Zion & Prayer



My struggle with prayer and how God met me in the valley.

These pictures are of mountains, but I want to tell a story about my struggle with doubt and prayer. It was way more of a valley experience than a mountain top one.

About a year or so ago, I went through a period of pretty intense doubt. I don’t think I ever got to the point where I outright stopped believing in God, but everything else was up for grabs. I felt like my foundation got taken out from under me. I was trying to follow God and do the things I had done my whole life, but the actions felt empty. This was most true when it came to prayer.

I was born into a faithful Christian household where prayer was central to the home. I grew up praying, and praying a lot. I spent my youth learning the language of prayer, and as a high schooler could string together a lot of the right words to make my prayers sound like the prayers of a mature, penitent, faithful follower of Christ.


But the truth was, so much of my faith was all head and no heart. I learned the language of prayer before I acquired a heart of prayer. I knew so much about God. I could rattle off theological positions and debate scripture and do the things that I thought faithful men were supposed to do. From the outside, I probably seemed like a solid (albeit probably very prideful) Christian.

The house that I had built came crumbling down as doubt crept in. I hadn’t based my faith on a relationship with God, I had based my faith on my certainty that what I knew about God was true. And what do you have left when you are no longer certain? When you’re asking yourself:







I was left with nothing.

No answers. Only questions. And yet God faithfully met me in that place.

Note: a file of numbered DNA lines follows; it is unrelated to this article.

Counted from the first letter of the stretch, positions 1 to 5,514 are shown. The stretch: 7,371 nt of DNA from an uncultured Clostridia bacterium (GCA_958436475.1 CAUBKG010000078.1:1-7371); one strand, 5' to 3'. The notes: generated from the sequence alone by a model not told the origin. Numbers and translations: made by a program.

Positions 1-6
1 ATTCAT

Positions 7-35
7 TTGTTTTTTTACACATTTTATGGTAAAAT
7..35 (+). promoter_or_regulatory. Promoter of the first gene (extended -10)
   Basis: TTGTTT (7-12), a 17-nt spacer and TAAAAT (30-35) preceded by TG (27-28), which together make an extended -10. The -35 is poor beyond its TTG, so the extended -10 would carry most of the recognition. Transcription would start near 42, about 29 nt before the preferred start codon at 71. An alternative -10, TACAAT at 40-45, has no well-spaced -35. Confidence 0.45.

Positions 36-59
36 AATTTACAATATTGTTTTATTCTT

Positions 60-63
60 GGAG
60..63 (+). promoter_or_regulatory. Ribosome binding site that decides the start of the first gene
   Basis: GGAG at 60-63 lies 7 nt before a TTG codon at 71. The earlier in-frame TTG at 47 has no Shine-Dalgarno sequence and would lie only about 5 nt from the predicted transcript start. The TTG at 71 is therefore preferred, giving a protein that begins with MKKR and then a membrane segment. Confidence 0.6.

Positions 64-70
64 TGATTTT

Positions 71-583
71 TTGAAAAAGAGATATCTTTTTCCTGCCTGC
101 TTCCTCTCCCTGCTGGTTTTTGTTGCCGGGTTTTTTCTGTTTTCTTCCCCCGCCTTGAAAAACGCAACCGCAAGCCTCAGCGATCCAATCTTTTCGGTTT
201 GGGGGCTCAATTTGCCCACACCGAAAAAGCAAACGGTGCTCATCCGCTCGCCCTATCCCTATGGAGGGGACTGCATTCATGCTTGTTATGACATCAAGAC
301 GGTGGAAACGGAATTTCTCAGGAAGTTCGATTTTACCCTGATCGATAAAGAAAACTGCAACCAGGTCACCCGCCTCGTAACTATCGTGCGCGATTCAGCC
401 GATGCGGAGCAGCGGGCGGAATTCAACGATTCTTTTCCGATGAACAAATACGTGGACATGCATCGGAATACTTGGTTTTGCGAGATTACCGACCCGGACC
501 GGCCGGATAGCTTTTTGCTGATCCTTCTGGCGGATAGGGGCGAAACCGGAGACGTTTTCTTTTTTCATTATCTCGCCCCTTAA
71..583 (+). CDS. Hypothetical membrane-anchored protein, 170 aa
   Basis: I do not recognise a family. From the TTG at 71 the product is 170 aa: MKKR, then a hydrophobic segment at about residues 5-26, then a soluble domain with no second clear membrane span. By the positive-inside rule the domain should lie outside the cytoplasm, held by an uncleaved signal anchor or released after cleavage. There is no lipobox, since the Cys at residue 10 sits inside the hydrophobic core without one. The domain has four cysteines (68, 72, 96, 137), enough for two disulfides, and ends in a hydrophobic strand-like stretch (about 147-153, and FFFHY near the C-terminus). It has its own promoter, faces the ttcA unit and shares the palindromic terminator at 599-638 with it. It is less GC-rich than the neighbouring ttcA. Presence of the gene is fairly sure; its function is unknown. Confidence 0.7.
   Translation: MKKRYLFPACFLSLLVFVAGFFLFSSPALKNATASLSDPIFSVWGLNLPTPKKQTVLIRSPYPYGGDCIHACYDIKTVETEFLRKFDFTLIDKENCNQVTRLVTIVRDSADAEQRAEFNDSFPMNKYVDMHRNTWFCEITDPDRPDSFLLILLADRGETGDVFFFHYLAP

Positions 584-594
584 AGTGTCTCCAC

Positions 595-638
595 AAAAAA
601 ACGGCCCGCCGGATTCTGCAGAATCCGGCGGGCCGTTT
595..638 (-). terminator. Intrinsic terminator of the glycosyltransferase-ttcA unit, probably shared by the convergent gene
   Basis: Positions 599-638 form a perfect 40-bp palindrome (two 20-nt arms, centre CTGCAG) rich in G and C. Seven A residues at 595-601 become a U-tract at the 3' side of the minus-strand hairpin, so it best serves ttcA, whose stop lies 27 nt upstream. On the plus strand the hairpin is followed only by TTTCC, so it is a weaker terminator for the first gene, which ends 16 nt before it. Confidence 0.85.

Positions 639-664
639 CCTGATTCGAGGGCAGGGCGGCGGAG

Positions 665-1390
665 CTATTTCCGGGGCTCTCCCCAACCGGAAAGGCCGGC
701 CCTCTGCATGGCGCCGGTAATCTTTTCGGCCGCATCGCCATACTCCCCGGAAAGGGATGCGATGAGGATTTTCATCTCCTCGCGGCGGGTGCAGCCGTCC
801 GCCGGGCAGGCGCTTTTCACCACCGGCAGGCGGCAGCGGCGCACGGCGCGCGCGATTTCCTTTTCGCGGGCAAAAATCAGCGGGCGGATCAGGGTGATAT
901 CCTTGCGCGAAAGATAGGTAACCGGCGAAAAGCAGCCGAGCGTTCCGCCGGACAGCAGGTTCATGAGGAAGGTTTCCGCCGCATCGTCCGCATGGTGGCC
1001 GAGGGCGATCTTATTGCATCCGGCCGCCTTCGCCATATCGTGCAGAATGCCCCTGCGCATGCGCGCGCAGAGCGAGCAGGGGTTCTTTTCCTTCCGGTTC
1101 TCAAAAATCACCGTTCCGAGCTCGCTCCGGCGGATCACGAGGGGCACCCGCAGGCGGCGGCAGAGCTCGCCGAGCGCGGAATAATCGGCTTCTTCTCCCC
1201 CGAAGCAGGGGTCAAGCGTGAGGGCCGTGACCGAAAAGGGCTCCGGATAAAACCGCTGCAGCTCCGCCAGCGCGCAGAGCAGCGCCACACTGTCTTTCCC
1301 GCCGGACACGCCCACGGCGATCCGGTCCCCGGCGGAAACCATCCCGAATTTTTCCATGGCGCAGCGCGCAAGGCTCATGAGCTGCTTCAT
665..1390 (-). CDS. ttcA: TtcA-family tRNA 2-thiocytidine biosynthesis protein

I would lay awake at night, processing with my wife Erica about these heavy issues. I had to slowly break down all the head knowledge I had acquired over the years and start to pray like a child again. I had to pray the simplest prayers that I could allow myself to believe. I had to learn to talk to God like a friend, and not like a dispenser of knowledge. I had to learn to journal, and to allow myself the room to not have the answers to big questions. I was no longer certain and confident about all of the answers to the big issues of prayer, but that uncertainty allowed a relationship to grow that had never been there before. Doubt led to trust. Trust led to conversation. Conversation rebuilt a prayer life.

And so fast forward to June of 2019. I had a trip planned to Zion National Park. I had planned on this trip primarily being about me doing photography in national parks and trying to do some strategic business planning. I had the thought that I wanted to spend some time praying for people. I put out a call for people to send me prayer requests and I would pray for them while I was hiking.

What was a brief thought on a run became the most beautiful part about my trip. Getting to walk in nature and talk to God and lift up other people to a God who loves and cares and hears brought me to tears.

Because a year ago, I wasn’t really sure if God loved, or cared, or heard. And I had this incredible realization that the way that I was connecting with God in this national park had felt like an impossible, foreign reality for me a year ago.

God has faithfully loved me through my doubt, and cared for me as I wandered, and heard as I asked the hard questions of faith. The God who created the mountains I was walking through created me, and he hears me every step of the way as I walk with him.

I come out of the other side of this struggle not as some perfect sinless prayer warrior who will never have a doubt again. Not even close. More, I come out as someone willing to walk hand in hand with doubt as one walks with a friend. Because doubt tore down the empty faith I had and God rebuilt a new one.

I pray it won’t be the last time that happens.

Cory ThomasonComment